The David facing Goliath is the Office of the Consumers’ Counsel, which speaks for residential ratepayers. Counsel Bruce Weston said in testimony prepared for an Ohio House Finance subcommittee that his agency “provides (Ohio’s) residential utility consumers with a voice in cases where they otherwise would have little or none.” The office isn’t funded by taxes but by a fee utilities pay “equivalent to less than a dollar a year for a typical residential customer.”
Ohioans need all the help they can get. Ohio “regulators” are utility-friendly. Weston said “33 states are identified with lower average residential electric rates than Ohio”; “since 2008, Ohioans have experienced the second greatest increase in their electric rates compared to their counterparts in other … (deregulated) states”; and “Ohio electric utilities have been authorized to collect ($14.7 billion in subsidies) from consumers since 2000.”
A 2011 Republican budget rider forbids the Counsel to operate a call center to take consumer complaints, and requires the Counsel to forward any complaint calls it does get to a Public Utilities Commission of Ohio call center. In case you’ve forgotten, the PUCO approves utility rates.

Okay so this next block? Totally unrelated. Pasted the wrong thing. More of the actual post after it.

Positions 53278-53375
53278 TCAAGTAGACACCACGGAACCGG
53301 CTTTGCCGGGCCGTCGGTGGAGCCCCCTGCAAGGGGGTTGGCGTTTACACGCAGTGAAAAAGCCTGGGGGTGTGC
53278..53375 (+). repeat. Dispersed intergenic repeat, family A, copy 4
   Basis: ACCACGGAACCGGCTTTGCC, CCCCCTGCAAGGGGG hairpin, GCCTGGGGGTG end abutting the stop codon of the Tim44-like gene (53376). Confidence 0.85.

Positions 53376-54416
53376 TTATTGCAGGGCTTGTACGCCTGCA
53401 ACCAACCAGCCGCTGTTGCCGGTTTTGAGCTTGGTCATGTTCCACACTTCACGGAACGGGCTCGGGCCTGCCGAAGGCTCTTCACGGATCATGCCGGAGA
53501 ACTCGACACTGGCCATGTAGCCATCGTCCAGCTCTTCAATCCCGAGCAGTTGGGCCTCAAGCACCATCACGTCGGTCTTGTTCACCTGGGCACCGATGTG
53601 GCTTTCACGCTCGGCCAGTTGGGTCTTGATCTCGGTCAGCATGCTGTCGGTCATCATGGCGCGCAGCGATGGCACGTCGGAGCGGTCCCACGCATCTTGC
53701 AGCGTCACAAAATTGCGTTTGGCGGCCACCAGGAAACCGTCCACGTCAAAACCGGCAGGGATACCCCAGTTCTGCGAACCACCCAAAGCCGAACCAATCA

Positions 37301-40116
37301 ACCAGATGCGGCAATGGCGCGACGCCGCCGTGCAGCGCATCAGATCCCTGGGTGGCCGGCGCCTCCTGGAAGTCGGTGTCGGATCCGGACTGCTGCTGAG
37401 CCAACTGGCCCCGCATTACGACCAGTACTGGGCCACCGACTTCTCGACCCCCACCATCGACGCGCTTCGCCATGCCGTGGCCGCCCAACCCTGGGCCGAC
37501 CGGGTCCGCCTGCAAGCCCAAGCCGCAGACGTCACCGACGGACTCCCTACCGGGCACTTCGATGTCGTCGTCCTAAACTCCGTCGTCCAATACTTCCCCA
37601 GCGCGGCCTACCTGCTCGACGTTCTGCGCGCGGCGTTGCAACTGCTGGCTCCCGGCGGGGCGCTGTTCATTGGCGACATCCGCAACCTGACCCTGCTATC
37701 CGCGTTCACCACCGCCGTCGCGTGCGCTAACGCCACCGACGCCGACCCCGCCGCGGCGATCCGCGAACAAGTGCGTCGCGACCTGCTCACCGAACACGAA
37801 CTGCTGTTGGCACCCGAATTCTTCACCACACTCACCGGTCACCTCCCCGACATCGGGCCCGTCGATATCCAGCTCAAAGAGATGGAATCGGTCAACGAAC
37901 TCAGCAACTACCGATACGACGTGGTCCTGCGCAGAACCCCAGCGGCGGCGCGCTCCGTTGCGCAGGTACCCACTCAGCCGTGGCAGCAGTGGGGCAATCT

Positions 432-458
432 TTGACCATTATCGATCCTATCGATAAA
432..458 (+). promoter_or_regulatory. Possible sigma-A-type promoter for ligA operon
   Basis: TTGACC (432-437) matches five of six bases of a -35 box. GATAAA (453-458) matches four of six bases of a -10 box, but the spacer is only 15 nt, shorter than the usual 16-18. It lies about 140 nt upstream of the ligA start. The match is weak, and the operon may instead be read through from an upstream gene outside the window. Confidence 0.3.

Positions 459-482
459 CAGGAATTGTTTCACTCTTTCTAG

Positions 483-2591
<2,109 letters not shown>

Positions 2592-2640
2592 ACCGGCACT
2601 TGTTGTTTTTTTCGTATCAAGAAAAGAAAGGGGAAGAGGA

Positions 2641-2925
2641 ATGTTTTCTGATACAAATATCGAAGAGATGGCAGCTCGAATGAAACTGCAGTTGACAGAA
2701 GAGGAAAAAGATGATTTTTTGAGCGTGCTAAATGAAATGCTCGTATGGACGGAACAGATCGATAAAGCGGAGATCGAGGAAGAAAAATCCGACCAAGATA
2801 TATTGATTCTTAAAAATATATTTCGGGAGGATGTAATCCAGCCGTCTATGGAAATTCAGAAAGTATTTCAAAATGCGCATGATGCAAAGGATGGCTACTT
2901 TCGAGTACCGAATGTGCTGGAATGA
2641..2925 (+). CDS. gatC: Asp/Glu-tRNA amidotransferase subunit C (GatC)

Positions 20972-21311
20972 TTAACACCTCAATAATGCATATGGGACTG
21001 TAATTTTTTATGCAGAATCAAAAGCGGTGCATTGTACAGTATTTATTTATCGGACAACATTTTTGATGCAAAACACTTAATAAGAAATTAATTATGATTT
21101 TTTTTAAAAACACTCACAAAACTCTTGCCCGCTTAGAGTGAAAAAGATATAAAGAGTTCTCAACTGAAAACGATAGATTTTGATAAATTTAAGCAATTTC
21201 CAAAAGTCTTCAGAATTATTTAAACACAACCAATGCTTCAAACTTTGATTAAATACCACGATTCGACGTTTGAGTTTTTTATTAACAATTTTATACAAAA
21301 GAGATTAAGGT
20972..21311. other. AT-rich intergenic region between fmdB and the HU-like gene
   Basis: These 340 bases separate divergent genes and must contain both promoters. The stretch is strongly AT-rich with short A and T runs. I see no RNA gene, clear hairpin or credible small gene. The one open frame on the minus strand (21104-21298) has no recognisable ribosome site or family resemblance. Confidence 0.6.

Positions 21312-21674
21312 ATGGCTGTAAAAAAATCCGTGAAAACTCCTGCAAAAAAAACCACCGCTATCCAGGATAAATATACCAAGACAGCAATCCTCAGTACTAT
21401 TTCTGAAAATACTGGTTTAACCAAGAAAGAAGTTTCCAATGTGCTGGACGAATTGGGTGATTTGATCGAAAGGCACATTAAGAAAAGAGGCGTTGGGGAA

That’s ridiculous – unless you aim to frustrate time-squeezed Ohioans. Weston wants legislators to let the Counsel’s office assist consumers who call with complaints, or refer them to the PUCO. Especially in House districts with higher-than-statewide poverty rates, such as Speaker Cliff Rosenberger’s and Finance Chair Ryan Smith’s, letting the Consumers’ Counsel have a call center would help Ohioans protect their wallets – if home-folks, not big utilities, are a legislative priority.